Are You Happy?

The Pursuit of Happiness

Stride by stride, every person on the face of the earth is chasing something. They are either pursuing acclaim, success, satisfaction, fulfillment, or their idea of the perfect family in a photo frame. While all of those goals seem drastically different, they remain the same at the core. Everyone is pursuing happiness. We share the pursuit, but how do we get to where we are going? Fortunately for us, the ancient wisdom book of Ecclesiastes offers profound guidance for our pursuit of happiness.

Sociologist Gregg Easterbrook explained, “The percentage of people who describe themselves as “happy” has not budged since the 1950s, though the typical person’s real income more than doubled through that period. Happiness has not increased in Japan orWestern Europe in the past half-century.” The modern world was built on the foundation of people’s collective pursuit of happiness. While we may have assumed that’s what we were accomplishing, culture has clearly missed the mark.

What will bring you happiness?

So, as we explore Solomon’s wise words in Ecclesiastes, please ask yourself this crucial question. What are you currently pursuing to make you happy? What is that thing you think is the key to the happiness locked away in your heart? Is it success, a new job, a relationship, a different tax bracket, a different city, or a trophy on your shelf? Whatever came to mind, please write it down and keep it in mind as we journey through Solomon’s wisdom together.

Meaningless! Meaningless!’ says the Teacher. ‘Utterly meaningless! Everything is meaningless.’ What do people gain from all their labors at which they toil under the sun? Generations come and generations go, but the earth remains forever. The sun rises and the sun sets, and hurries back to where it rises. The wind blows to the south and turns to the north; round and round it goes, ever returning on its course.

Ecclesiastes 1:2-6
Everything is Meaningless. What’s the Point?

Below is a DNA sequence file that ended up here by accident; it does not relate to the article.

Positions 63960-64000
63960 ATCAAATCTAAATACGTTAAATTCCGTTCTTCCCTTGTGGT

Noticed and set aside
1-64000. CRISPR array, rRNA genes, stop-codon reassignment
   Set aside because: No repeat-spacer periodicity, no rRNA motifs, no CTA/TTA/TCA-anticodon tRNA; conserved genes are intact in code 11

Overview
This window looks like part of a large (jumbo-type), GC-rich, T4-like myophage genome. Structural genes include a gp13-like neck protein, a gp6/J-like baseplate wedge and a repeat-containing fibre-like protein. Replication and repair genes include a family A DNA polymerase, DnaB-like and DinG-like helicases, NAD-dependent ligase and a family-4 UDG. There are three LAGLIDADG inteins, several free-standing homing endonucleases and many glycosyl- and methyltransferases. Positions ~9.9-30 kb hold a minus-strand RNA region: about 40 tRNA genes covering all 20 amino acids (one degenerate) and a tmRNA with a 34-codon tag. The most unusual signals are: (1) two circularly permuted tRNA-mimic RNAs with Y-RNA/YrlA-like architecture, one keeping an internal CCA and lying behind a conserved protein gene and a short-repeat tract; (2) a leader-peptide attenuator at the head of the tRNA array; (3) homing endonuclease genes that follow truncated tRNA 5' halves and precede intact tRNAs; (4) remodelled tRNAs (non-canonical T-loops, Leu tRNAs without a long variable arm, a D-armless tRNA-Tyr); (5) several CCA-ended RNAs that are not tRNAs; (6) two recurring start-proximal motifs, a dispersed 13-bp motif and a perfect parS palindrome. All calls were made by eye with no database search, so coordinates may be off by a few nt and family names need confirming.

By our culture’s standards, Solomon should be the happiest person in history. His wealth was staggering. Modest estimates suggest that Solomon’s wealth would rack up to nearly $12 billion today. Money. Chariots. Friends. Parties. Expensive art. Fine meals. Designer sandals. Solomon had it all, but he still concluded that everything “under the sun” proves to be meaningless and repetitious. I imagine Solomon peaked out his window to survey his exquisite estate just to conclude, “Utterly meaningless! Everything is meaningless” (Ecclesiastes 1:2).

The Hebrew word for “meaningless” is hebel, which loosely translates as “vapor or breath.” Think of when you exhale a deep breath in the middle of winter and a cloud of vapor pours from your lungs. It’s there for a moment; then it vanishes. You can see it and perceive it, but it’s not lasting. It’s there for a moment; then it’s gone. This is why understanding biblical language is so helpful. Solomon’s strategic use of hebel reveals his core argument. Everything is meaningless because it’s not eternal. Your job won’t last forever. Your car will break down eventually. Your wealth will run out one day. Not to be morbid, but your loved ones will eventually have funerals. Everything is temporary. It’s just a vapor that’s here for a moment, then vanishes into thin air.

Where do we find meaning and purpose?

A random, reoccurring prepositional phrase is the guide map to escaping Solomon’s confusing maze of meaning in Ecclesiastes. Twenty-seven times, he points out that we are “under the sun.” This is not just a weather update for the sunny deserts of Israel. “Under the sun” is the context of his conclusion. The wise king wants you to understand that everything under the sun is meaningless because it’s all temporary.

You discover meaning when you attach an eternal mindset to your everyday monotony. The world in front of you is only a snapshot of ultimate reality. The spiritual world, heaven, and God’s Kingdom make our vast universe look like a molehill next to Mount Everest. Live your life with that in mind, and you will discover meaning. Everything temporary may be meaningless, but everything can bring glory to God. We make meaning when we magnify God amid the monotony of life.

Watch the full video Bible study:

This devotional is based on a Bible study from the LFC circles App that introduces Solomon’s pessimistic book and explains his pursuit of happiness in a life where everything seems meaningless.

Leave a Reply

Your email address will not be published. Required fields are marked *